Report: Israel-UAE normalisation raises concern over change in status of Al-Aqsa Mosque

That status quo has withstood various challenges since.

Al-Aqsa Mosque (المسجد الأقصى)

The normalization of relations between the UAE and Israel could significantly impact the sensitive status of the Al-Aqsa Mosque (المسجد الأقصى), a report by Israeli NGO Terrestrial Jerusalem has alerted.

The report disputed the wording about the  Al-Aqsa Mosque in a joint statement by U.S. President Donald Trump, Israeli PM Benjamin Netanyahu, and Mohammed bin Zayed, the crown prince of Abu Dhabi (أبو ظبي), on 13 August.

The statement that has been condemned by Palestinians across the political spectrum says that “all Muslims who come in peace may visit and pray at the Al Aqsa Mosque, and Jerusalem’s other sacred sites should remain open for peaceful worshippers of all faiths.”

After the 1967 Arab-Israeli war (النكسة), Jordan and Israel, the custodian of Al-Haram al-Sharif (الحرم القدسي الشريف) compound, settled that while Jews are allowed permission to the site, they can’t pray there. 

23 AUGUST, 1969: A crowd is watching firemen putting out a fire in Al-Aqsa Mosque. The pulpit of the mosque was set on fire by Denis Michael Rohan, a Christian Australian citizen. (Photo by Keystone-France/Gamma-Keystone via Getty Images)

That status quo has withstood various challenges since.

Nevertheless, Terrestrial Jerusalem, an organization that tracks developments in Jerusalem that could impact political processes or spark violence, argues that the joint statement’s terminology is an intentional attempt to open up the Temple Mount for Jewish prayer and eventually change the status quo. 

“It is not that late to insist that this wording be omitted and that there be a renewed commitment, unambiguous in its clarity, by both Israel and the U.S. to the traditional interpretation of the status quo, and particularly regarding Jewish prayer on the Mount,” the report said.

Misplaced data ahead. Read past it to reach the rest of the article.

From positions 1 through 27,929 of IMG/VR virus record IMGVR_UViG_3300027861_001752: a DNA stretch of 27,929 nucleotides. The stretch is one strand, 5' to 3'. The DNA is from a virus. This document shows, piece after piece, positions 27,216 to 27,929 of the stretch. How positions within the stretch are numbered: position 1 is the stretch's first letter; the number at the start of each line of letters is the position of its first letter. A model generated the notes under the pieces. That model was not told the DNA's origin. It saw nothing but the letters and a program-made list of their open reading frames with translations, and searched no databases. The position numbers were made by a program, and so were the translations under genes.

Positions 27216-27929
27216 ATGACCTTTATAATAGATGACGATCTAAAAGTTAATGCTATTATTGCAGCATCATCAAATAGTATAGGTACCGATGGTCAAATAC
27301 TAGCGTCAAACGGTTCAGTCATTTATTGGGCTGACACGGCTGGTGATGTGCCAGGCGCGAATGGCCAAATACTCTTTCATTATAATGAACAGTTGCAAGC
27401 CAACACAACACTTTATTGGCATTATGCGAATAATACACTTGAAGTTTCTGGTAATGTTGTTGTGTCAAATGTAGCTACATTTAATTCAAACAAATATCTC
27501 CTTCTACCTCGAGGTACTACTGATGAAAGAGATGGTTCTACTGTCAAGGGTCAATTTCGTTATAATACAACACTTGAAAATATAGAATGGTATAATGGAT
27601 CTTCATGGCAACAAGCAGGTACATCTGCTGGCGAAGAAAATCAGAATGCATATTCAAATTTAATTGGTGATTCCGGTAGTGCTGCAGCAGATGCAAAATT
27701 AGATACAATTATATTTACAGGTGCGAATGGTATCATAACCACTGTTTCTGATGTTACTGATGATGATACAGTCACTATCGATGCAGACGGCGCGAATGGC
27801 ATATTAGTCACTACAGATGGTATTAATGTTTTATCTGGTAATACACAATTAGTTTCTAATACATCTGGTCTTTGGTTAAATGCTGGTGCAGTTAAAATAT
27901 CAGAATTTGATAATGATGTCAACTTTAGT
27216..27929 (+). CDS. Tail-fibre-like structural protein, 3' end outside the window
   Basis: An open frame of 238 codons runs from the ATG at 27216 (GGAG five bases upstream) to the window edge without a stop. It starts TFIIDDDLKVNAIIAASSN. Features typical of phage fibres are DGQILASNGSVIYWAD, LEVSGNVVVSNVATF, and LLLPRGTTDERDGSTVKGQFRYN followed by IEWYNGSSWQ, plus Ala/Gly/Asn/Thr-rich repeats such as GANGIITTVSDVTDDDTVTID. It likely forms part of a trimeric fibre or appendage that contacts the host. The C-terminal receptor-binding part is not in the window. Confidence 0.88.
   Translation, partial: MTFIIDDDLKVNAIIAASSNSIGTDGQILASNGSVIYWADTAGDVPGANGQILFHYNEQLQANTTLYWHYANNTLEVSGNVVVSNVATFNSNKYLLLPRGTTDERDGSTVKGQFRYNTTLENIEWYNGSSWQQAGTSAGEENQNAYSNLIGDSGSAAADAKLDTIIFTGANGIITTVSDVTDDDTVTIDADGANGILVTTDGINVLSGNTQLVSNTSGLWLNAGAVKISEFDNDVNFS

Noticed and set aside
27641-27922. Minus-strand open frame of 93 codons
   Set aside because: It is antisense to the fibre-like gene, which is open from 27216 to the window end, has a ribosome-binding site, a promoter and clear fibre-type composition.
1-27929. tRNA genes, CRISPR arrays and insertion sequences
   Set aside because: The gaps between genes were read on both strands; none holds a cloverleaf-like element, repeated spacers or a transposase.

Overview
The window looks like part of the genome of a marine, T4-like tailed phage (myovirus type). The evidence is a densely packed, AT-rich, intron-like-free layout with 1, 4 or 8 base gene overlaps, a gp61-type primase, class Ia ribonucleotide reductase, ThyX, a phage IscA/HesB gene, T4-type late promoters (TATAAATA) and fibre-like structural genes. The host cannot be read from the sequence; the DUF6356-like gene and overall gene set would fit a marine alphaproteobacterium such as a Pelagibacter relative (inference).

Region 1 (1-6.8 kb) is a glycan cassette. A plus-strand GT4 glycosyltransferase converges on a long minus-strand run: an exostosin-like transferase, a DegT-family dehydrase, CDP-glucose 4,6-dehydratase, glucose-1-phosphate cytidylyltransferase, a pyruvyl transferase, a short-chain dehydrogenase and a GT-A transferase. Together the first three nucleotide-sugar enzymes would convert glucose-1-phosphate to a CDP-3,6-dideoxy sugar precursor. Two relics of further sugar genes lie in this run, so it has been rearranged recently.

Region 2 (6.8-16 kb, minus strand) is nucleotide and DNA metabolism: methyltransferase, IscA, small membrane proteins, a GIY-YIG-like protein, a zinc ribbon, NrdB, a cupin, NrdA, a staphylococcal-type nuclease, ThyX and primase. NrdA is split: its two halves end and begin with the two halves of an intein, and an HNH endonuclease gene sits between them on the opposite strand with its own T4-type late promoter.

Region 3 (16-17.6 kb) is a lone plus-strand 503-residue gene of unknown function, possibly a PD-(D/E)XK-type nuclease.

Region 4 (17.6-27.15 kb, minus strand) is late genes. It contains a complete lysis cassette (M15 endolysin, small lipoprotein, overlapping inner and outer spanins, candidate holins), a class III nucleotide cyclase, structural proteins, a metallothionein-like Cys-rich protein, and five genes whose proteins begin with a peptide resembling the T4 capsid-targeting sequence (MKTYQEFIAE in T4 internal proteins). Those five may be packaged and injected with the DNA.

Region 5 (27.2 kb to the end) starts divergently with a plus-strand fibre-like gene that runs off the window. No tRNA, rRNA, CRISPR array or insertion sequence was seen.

Al-Aqsa, the third-holiest site in Islam, is located in the 14-hectare Al-Haram al-Sharif compound (Noble Sanctuary), known to Jews as the Temple Mount.

The joint statement speaks of access to the “Al-Aqsa Mosque” rather than Al-Haram al-Sharif. While Israel defines Al-Aqsa as the mosque structure, Muslims define it as the entire esplanade of Al-Haram al-Sharif.

The Dome of the Rock (قبة الصخرة‎) is in the esplanade of Al-Haram al-Sharif. (Wikimedia)

“Consequently, according to Israel (and to the U.S.), anything on the Mount that is not the structure of the mosque is defined as ‘one of Jerusalem’s other holy sites,’ and open to prayer by all and free to worship by all – including Jews.”

Loss of Jerusalem (القدس)

Terrestrial Jerusalem also highlighted that the joint statement does not mention the Waqf (القدس وقف إسلامي), the Islamic organization that oversees the holy site, or its autonomous role as the agent of Jordanian custodianship, potentially eroding Muslim authority over Al-Aqsa.

The US-brokered deal has met with condemnation from Palestinians and their leadership. Palestinians have rejected it as tantamount to “treason” and “a stab in the back.”

The report states that the normalization between the two states could have severe ramifications on Jerusalem’s historical sites.

“It is almost inevitable that those interested in normalizing relations with Israel will be accused of contributing to the loss of Jerusalem to the Muslim world.”

Last year, an Israeli minister called on settlers to pursue entering the Al-Aqsa compound, days after clashes between Israeli police and Palestinians broke out at the site. 

The status of the Al-Haram al-Sharif compound is one of the most sensitive issues in the Israeli-Palestinian conflict.

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